Corruption is more lethal than the coronavirus, says Jessie Duarte

ANC deputy secretary-general Jessie Duarte delivered an online lecture on Wednesday at the invitation of the ANCYL.
ANC deputy secretary-general Jessie Duarte delivered an online lecture on Wednesday at the invitation of the ANCYL.
Image: Gallo Images / Sowetan / Thulani Mbele

ANC deputy secretary-general Jessie Duarte has called on young people to expose corruption wherever it rears its head.

Duarte was delivering an online lecture on “people's power” on Wednesday at the invitation of the ANC Youth League (ANCYL).

She said corruption was perhaps “more lethal than the coronavirus” as it denied the poor access to basic services.

It was the duty of young people to be vigilant during this time of ramped-up government spending and to ensure than all funds were spent on what they are intended for, she said.

She cautioned, however, against the labelling of people as corrupt without facts or evidence.

Personally, she said, she did not know of anyone who was corrupt in the ANC, other than those who had been prosecuted on corruption-related charges.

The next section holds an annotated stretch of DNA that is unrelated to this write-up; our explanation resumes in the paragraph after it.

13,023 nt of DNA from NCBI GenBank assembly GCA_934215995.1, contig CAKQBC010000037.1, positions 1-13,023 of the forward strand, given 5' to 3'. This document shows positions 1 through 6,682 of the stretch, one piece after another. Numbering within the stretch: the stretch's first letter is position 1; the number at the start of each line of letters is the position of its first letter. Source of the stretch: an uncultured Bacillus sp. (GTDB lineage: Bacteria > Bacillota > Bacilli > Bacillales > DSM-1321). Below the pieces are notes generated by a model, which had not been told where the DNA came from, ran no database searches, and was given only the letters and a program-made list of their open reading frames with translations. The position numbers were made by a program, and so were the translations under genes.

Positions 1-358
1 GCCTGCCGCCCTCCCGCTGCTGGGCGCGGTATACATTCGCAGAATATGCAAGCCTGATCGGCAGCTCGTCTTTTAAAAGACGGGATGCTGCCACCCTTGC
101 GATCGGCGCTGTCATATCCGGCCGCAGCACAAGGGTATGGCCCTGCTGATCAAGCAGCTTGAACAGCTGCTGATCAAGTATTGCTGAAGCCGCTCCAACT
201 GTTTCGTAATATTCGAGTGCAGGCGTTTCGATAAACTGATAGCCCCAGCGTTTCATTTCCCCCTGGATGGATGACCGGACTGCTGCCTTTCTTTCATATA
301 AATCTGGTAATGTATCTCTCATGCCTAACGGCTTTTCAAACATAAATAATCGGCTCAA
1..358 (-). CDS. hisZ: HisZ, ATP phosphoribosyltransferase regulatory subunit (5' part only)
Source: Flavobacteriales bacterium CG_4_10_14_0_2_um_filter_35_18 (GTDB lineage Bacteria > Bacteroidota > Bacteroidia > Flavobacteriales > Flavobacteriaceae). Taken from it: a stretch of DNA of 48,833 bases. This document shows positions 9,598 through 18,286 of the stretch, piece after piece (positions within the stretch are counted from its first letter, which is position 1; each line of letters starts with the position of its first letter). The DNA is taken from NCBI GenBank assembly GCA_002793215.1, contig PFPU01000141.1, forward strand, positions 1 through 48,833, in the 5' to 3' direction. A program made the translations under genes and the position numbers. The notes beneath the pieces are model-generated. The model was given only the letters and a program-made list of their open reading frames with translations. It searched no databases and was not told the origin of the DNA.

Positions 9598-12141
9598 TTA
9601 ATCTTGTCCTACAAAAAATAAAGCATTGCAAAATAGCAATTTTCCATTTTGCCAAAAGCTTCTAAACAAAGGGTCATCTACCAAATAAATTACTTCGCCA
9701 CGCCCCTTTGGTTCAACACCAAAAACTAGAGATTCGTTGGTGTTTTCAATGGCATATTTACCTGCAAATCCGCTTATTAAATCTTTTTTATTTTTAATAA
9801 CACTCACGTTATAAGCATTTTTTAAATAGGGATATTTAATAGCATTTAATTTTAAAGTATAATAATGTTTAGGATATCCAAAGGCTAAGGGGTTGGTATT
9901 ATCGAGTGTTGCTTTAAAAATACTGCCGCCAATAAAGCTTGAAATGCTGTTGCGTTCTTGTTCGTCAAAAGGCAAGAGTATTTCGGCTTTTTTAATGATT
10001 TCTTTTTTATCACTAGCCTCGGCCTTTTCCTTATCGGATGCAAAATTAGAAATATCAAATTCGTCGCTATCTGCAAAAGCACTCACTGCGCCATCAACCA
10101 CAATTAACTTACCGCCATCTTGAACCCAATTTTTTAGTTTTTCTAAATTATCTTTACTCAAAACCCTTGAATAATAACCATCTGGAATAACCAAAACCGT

“Corruption is a disease that is more lethal than coronavirus because it robs people of basic services. As the youth, you must speak out against it. We must never divert funds meant for service delivery to anything other than what they are intended for,” she said.

Duarte said it was a “sad reality” that the outbreak of Covid-19 had exposed inequalities in society, but more worrying was that some were cashing in for personal benefit at the expense of the people.

“Some of the money allocated does not go directly to the people but is first handled by a third party, an individual who becomes a middleman [for instance] between a water board and the people who must receive the money — and we cannot accept that,” she said.

“But we must be very clear: it does not help to falsely accuse people of being corrupt. Facts are all that matter — not innuendos, not connecting little dots everywhere.”

Duarte called on young people to build their own economies, suggesting for example that they start stokvels to save money and start their own businesses.

She said it was unfortunate that despite high unemployment among the youth, the country was still importing things that could be manufactured locally by young people in their own businesses.

Using clothing as an example, she advised the youth to start local clothing brands that could compete with the likes of luxury French brand Louis Vuitton.

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